Home Archived May 12, 2018

Stanton Repeat Photography

Photographic Methods and Conventions

Scientists setting up for a repeat photograph. The Stanton photographs were matched on a series of river trips along the Colorado River starting in 1989. All images of the Green River and Cataract Canyon were taken by Franklin A. Nims, Nims also took all photographs of Glen Canyon and in Grand Canyon to the head of House Rock Rapid, with a few other images downstream to South Canyon. After Nims sustained disabling injuries in late December 1889, Robert Brewster Stanton assumed photographer duties and took the remaining photographs. Most of the original images were obtained from the National Archives and Records Administration (NARA), with a few coming from the New York Public Library. Three sets of images exist: small 4x5 paper stripping negatives on 4x5 film exposed using a "Detective Camera," paper-stripping negatives, and emulsion film negatives, the latter two obtained using the large-format camera. See Grand Canyon: A Century of Change for a complete accounting of the story of the Stanton images.

The Nims-Stanton camera stations are identified by river mile using the Stevens guide for Glen and Grand Canyons and the Belknap guide for Canyonlands. We use the terms "river right" and "river left" as they refer to the side of the river when facing downstream (in other words, when facing upstream, river left is on your right). Except in heavily used campsites or trails, camera stations originally were marked with a permanent marker, such as rebar, scribed x, or cairns; many of these markers no longer exist. Camera stations were mapped on 7.5’ topographic maps and later, when the technology became available, using hand-held GPS units. Our matches were made using tripod-mounted 4x5 field cameras, mostly Crown Graphics, primarily with 4x5 film but sometimes with 120 roll film. In a few cases in which the original camera station had been inundated by the rising waters of reservoirs, we used 35-mm film cameras, shot from the decks of boats. Field notes include information on camera station location, film exposure, photographic crew, and notes about change—or lack of change—to geomorphic, hydrologic, and ecologic features. Many photographers participated in the repeat photography work.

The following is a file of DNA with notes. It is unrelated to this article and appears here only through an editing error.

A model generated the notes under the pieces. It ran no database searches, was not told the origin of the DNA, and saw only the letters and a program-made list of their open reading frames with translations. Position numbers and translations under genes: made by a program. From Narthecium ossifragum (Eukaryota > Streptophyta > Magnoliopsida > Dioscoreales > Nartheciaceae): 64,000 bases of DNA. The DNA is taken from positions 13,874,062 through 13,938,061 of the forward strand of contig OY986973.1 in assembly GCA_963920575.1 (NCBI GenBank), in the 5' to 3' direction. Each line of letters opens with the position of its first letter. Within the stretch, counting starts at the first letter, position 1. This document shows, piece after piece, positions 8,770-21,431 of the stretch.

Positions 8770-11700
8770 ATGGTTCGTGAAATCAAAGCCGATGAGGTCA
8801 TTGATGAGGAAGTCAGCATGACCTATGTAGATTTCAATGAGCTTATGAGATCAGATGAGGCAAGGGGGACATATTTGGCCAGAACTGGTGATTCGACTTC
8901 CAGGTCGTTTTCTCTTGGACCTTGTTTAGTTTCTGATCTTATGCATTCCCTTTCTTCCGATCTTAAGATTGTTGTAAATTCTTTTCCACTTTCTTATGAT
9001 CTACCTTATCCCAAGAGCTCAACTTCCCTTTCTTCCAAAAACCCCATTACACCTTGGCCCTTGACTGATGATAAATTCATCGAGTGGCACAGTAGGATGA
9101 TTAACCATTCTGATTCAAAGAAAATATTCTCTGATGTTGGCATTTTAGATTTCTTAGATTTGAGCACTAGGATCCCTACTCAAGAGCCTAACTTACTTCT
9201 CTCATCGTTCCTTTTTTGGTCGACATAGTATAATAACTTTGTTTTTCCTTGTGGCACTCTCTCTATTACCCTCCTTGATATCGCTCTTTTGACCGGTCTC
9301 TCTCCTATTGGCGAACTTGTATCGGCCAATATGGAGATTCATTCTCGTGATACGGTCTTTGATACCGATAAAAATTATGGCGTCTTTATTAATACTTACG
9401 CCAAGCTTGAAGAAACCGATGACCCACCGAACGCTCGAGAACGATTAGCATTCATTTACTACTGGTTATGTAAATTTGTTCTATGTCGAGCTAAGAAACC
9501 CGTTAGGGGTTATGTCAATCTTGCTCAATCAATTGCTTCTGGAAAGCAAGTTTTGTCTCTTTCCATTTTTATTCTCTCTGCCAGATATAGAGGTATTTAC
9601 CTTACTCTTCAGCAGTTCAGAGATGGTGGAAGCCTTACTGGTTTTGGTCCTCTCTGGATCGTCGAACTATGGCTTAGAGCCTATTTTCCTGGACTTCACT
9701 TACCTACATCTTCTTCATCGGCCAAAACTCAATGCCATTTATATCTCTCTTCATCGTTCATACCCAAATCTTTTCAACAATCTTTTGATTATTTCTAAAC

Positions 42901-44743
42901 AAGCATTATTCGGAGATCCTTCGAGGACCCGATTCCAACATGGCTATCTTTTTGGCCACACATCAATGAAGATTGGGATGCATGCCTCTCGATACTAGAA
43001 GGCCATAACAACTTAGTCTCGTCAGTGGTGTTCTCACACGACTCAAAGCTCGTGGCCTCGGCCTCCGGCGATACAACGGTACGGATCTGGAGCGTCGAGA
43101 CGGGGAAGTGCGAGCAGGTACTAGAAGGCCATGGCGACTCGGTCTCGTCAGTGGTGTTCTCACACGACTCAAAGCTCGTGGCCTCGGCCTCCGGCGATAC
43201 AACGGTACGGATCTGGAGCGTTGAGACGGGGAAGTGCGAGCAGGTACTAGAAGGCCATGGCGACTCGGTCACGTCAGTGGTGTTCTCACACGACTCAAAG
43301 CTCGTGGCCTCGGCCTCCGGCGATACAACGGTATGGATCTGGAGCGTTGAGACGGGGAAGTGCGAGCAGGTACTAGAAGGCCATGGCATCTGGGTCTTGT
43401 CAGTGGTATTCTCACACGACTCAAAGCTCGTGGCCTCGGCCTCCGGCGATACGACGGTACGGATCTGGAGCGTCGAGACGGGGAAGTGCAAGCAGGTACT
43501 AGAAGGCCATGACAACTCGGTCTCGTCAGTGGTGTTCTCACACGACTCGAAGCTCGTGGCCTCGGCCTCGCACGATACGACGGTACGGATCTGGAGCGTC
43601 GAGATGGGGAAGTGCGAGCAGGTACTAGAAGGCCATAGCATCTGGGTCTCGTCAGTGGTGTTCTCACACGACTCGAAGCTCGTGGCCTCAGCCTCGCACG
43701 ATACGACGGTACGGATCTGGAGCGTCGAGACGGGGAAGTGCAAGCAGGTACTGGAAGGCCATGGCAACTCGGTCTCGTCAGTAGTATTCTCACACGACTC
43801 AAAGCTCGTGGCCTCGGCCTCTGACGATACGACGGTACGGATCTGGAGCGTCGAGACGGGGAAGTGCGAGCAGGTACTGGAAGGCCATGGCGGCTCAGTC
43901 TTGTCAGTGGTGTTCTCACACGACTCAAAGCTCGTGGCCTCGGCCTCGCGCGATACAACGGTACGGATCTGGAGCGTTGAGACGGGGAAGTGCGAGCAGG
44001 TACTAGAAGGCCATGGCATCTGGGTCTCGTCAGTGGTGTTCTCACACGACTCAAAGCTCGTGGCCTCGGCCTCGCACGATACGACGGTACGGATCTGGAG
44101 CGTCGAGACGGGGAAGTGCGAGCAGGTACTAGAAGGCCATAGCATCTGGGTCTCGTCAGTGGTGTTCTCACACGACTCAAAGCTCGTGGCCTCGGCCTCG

Please note that the Desert Laboratory Repeat Photography archive has been moved to the GCMRC Library in Flagstaff, AZ. Please contact Meredith Hartwell at mhartwell@usgs.gov if you need further information about the collection.

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